374 F2d 24 Edwards v. United States Edwards Enterprises Inc
374 F.2d 24
Paul C. EDWARDS, Appellant,
The UNITED STATES of America, Appellee.
EDWARDS ENTERPRISES, INC., Appellant,
The UNITED STATES of America, Appellee.
United States Court of Appeals Tenth Circuit.
December 5, 1966.
Rehearing Denied April 20, 1967.
Joe A. Moore and Jack B. Sellers, Sapulpa, Okl. (Sellers & Woodson, Sapulpa, Okl., and Charles A. Whitebook, Tulsa, Okl., with them on the brief), for appellants.
Lawrence A. McSoud, Asst. U. S. Atty., and Hugh V. Schaefer, Asst. U. S. Atty. (John M. Imel, U. S. Atty., with them on the brief), for appellee.
Before PICKETT and HICKEY, Circuit Judges, and BRATTON, District Judge.
BRATTON, District Judge.
Paul C. Edwards and Edwards Enterprises, Inc. appeal from judgments and sentences pursuant to guilty verdicts on each of ten counts of an indictment. The indictment contained three counts charging violations of the anti-fraud provisions of the Securities Act of 1933, 15 U.S.C. Sec. 77q(a), three counts charging mail fraud, in violation of 18 U.S.C. Sec. 1341, three counts charging use of interstate commence to sell a non-registered security in violation of 15 U.S.C. Sec. 77e(a) (2), and one count charging transportation in interstate commerce of a security taken by fraud, in violation of 18 U.S.C. Sec. 2314.
The indictment stems from the sale by Edwards of fractional undivided working interests in an oil and gas lease in Oklahoma. All of the counts, other than the three charging the sale of non-registered securities, allege in essence a scheme to defraud those who purchased the fractional undivided working interests and use of the mails in furtherance of the fraud.
Edwards was the president of Edwards Enterprises, Inc. He and his family owned its stock. An oil and gas lease covering lands in Oklahoma was owned by Edwards Enterprises, Inc. Edwards arranged for the sale of 1/32nd undivided working interests in the lease to various investors throughout the United States. As a part of the agreement with the investors, Edwards Enterprises, Inc. acted as the operator on the lease. It was charged that the sales were pursuant to a scheme which embodied the making of numerous misrepresentations and concealment of material facts from the investors about the lease and a well on it and that the mails were used in furtherance of the scheme and fraud.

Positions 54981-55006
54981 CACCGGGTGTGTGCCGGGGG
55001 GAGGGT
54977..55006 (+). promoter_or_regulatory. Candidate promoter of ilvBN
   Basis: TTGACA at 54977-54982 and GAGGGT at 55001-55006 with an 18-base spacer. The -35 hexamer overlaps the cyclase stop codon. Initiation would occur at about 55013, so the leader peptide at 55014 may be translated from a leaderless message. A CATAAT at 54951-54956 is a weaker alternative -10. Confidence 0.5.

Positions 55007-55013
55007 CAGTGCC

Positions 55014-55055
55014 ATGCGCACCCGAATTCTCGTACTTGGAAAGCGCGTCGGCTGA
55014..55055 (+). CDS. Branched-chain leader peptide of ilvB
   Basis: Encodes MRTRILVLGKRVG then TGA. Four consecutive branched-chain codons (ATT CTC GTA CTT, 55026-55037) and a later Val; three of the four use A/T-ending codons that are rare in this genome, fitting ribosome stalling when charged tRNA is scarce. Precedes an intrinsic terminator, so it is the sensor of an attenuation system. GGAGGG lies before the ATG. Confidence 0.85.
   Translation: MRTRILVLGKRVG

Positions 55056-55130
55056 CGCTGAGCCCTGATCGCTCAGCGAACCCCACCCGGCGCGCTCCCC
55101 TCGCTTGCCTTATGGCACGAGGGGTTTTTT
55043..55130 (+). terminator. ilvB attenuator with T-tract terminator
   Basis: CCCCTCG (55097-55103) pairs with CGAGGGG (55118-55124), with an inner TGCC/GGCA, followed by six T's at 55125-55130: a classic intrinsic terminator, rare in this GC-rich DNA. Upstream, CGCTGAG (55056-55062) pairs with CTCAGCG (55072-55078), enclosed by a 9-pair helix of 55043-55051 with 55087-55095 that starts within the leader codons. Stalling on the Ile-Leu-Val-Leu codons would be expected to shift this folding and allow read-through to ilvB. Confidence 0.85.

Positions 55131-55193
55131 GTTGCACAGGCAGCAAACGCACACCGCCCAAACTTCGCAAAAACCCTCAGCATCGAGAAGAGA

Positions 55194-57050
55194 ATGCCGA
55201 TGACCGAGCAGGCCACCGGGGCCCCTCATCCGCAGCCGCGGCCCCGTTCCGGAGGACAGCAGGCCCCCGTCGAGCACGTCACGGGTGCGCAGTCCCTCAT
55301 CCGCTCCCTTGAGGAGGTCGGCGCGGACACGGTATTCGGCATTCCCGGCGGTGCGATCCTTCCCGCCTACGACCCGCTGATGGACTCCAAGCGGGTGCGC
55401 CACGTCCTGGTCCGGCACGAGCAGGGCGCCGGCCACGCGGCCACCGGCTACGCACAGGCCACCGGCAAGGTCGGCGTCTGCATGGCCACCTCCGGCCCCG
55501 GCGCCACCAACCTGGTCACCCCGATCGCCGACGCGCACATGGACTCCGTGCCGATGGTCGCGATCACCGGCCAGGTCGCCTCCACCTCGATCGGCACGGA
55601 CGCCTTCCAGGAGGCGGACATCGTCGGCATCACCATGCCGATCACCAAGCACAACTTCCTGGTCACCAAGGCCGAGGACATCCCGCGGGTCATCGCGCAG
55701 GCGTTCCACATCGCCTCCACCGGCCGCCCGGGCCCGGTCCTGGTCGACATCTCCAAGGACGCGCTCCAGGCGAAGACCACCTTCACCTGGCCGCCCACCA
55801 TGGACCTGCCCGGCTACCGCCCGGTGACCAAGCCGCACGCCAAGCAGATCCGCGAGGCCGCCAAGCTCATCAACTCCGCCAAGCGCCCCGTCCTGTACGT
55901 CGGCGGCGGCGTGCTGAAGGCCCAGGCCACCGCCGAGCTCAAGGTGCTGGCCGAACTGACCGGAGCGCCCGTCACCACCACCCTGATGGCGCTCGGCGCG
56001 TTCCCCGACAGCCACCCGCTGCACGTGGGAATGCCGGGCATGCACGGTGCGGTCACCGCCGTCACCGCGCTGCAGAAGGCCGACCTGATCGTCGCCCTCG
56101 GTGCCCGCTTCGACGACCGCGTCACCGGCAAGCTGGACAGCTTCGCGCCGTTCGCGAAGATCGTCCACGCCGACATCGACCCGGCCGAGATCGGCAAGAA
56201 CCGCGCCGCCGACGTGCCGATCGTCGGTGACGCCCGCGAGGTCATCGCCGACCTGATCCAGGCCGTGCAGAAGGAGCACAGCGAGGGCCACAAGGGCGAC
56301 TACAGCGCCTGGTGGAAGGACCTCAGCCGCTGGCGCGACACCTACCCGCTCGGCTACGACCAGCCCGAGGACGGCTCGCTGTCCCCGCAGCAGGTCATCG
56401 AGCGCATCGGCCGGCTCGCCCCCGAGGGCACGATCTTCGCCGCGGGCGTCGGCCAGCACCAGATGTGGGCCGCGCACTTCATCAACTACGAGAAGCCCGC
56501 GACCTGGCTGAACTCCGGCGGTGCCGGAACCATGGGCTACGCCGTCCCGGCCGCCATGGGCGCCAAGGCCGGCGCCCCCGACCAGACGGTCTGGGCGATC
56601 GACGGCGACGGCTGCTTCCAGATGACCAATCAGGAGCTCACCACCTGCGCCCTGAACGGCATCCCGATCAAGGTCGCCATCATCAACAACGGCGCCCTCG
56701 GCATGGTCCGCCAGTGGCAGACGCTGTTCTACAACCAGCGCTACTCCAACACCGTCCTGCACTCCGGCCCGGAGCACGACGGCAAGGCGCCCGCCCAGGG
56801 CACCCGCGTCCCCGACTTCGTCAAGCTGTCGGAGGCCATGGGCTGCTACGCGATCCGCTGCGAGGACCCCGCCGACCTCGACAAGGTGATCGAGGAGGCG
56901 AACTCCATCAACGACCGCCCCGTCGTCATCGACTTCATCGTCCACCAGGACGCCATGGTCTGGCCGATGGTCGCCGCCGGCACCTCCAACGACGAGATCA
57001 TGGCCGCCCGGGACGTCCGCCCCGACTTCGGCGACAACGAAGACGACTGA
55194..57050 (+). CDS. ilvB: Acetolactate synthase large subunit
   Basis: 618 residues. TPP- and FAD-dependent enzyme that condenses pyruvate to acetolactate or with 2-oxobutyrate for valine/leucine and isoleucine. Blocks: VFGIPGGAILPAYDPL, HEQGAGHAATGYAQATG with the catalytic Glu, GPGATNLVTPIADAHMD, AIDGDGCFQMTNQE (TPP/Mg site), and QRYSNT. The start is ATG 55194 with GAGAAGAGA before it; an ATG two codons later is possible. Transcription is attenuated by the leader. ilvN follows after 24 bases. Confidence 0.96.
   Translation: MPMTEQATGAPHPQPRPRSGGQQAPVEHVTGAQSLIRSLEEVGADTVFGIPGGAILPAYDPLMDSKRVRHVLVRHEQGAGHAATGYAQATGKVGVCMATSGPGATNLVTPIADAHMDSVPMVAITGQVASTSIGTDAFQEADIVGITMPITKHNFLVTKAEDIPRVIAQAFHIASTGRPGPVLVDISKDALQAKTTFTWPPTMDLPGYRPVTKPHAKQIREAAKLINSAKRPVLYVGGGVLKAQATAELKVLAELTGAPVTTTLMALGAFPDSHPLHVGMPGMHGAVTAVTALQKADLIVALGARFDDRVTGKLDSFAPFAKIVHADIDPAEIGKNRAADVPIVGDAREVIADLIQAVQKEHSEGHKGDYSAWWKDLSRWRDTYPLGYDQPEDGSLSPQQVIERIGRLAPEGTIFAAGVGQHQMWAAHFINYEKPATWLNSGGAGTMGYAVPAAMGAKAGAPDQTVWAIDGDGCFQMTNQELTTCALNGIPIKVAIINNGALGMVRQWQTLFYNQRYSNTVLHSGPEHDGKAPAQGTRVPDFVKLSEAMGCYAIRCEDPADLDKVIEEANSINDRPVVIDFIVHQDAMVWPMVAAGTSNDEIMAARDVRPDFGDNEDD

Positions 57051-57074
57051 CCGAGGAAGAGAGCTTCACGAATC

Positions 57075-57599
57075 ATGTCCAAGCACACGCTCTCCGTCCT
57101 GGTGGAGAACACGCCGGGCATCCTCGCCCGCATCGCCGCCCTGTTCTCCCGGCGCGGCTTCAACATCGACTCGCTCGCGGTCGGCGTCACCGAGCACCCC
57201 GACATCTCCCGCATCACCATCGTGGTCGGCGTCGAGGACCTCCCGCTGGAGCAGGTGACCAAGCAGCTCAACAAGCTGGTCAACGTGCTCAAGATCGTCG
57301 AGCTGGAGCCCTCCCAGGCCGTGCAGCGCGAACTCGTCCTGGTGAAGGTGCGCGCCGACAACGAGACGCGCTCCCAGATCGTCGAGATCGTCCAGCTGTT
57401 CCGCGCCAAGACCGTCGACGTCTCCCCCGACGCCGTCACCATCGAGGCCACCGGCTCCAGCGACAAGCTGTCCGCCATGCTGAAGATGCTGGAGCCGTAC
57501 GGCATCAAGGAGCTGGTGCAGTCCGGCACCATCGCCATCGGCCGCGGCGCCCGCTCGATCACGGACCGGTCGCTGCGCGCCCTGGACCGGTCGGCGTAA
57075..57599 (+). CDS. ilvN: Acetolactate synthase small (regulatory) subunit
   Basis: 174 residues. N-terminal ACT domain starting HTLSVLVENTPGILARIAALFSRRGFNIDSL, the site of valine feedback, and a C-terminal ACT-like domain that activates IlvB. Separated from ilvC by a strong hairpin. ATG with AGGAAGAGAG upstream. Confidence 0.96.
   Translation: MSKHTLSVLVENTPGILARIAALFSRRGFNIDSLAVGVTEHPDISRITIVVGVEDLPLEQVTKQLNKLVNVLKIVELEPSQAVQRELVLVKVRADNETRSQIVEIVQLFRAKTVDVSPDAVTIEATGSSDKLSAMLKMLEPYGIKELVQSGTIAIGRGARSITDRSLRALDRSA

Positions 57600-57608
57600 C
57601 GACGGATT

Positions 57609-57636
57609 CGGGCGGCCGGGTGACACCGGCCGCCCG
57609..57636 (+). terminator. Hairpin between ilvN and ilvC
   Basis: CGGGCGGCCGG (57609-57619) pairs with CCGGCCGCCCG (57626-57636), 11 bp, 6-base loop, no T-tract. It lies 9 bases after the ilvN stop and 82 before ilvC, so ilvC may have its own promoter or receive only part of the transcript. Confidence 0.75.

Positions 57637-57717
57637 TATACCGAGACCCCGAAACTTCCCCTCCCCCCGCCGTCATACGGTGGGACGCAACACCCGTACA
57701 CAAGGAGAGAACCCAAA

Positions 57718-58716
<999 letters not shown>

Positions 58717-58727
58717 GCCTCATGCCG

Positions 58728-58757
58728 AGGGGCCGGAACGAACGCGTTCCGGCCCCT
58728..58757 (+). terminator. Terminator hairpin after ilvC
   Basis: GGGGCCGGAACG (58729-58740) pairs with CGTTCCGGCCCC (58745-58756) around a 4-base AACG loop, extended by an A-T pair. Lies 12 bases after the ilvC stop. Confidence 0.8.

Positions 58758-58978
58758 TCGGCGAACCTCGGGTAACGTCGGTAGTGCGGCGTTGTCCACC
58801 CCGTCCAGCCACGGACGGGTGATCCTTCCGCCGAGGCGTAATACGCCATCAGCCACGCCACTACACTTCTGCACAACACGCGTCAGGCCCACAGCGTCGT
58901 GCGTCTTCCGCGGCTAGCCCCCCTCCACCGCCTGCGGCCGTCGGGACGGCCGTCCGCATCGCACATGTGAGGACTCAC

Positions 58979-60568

It was further charged that the offerings of the fractional undivided working interests were securities required to be registered with the Securities and Exchange Commission and that assignments were sent through the mail without a registration statement having been filed with the Commission.
Following a lengthy trial, both defendants were found guilty on each of the ten counts of the indictment. Sentencing and this appeal followed.
Appellant Paul Edwards contends that the trial court unduly restricted the evidence of good character which was tendered on his behalf. In addition, he contends that there was error in failure of the reporter to record the side-bar conference at the bench where this restriction was discussed among counsel and the court.
Numerous side-bar conferences among court and counsel were not recorded.1 Failure to comply with the Court Reporters' Act, 28 U.S.C. § 753(b) (1), is not prejudicial error, per se. Straus v. United States, 5 Cir., 311 F.2d 926, cert. den., 373 U.S. 910, 83 S.Ct. 1297, 10 L.Ed.2d 411; Burns v. United States, 5 Cir., 323 F.2d 269, cert. den. 376 U.S. 907, 84 S.Ct. 659, 11 L.Ed.2d 606; Stirone v. United States, 3 Cir., 341 F.2d 253; United States v. Taylor, 4 Cir., 303 F.2d 165, cf. United States v. Sigal, 3 Cir., 341 F.2d 837.
However, it constitutes error to fail to report any portion of the proceedings in a criminal case where the unavailability of a transcript makes it impossible for the appellate court to determine whether or not prejudicial error was committed. Parrott v. United States, 10 Cir., 314 F.2d 46; United States v. Sigal, supra; Fowler v. United States, 5 Cir., 310 F.2d 66, cf., Brown v. United States, 9 Cir., 314 F.2d 293.
The only side-bar conference which was not reported to which specific error and prejudice is pointed, occurred during the presentation of the character evidence which appellant, Paul C. Edwards, claims was unduly restricted.